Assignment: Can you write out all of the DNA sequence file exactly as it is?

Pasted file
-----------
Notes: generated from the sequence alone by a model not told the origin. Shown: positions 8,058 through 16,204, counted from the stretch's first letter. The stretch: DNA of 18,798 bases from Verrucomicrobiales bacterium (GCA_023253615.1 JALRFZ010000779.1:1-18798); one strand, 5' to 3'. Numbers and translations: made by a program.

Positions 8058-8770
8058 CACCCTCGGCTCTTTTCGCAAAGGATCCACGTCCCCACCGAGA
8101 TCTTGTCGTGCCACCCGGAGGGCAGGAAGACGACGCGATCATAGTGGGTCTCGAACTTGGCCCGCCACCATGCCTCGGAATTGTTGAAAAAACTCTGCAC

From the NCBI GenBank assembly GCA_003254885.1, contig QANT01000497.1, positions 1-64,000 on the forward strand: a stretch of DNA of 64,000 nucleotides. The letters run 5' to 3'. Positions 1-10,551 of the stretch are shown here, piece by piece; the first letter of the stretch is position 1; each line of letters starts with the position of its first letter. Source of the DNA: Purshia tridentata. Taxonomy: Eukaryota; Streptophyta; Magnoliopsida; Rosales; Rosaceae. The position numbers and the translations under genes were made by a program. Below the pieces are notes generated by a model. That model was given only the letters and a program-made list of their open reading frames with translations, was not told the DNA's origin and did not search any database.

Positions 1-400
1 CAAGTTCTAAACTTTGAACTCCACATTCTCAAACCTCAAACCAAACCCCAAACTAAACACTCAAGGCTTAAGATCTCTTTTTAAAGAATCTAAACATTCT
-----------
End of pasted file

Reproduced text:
Notes: generated from the sequence alone by a model not told the origin. Shown: positions 8,058 through 16,204, counted from the stretch's first letter. The stretch: DNA of 18,798 bases from Verrucomicrobiales bacterium (GCA_023253615.1 JALRFZ010000779.1:1-18798); one strand, 5' to 3'. Numbers and translations: made by a program.

Positions 8058-8770
8058 CACCCTCGGCTCTTTTCGCAAAGGATCCACGTCCCCACCGAGA
8101 TCTTGTCGTGCCACCCGGAGGGCAGGAAGACGACGCGATCATAGTGGGTCTCGAACTTGGCCCGCCACCATGCCTCGGAATTGTTGAAAAAACTCTGCAC

From the NCBI GenBank assembly GCA_003254885.1, contig QANT01000497.1, positions 1-64,000 on the forward strand: a stretch of DNA of 64,000 nucleotides. The letters run 5' to 3'. Positions 1-10,551 of the stretch are shown here, piece by piece; the first letter of the stretch is position 1; each line of letters starts with the position of its first letter. Source of the DNA: Purshia tridentata. Taxonomy: Eukaryota; Streptophyta; Magnoliopsida; Rosales; Rosaceae. The position numbers and the translations under genes were made by a program. Below the pieces are notes generated by a model. That model was given only the letters and a program-made list of their open reading frames with translations, was not told the DNA's origin and did not search any database.

Positions 1-400
1 CAAGTTCTAAACTTTGAACTCCACATTCTCAAACCTCAAACCAAACCCCAAACTAAACACTCAAGGCTTAAGATCTCTTTTTAAAGAATCTAAACATTCT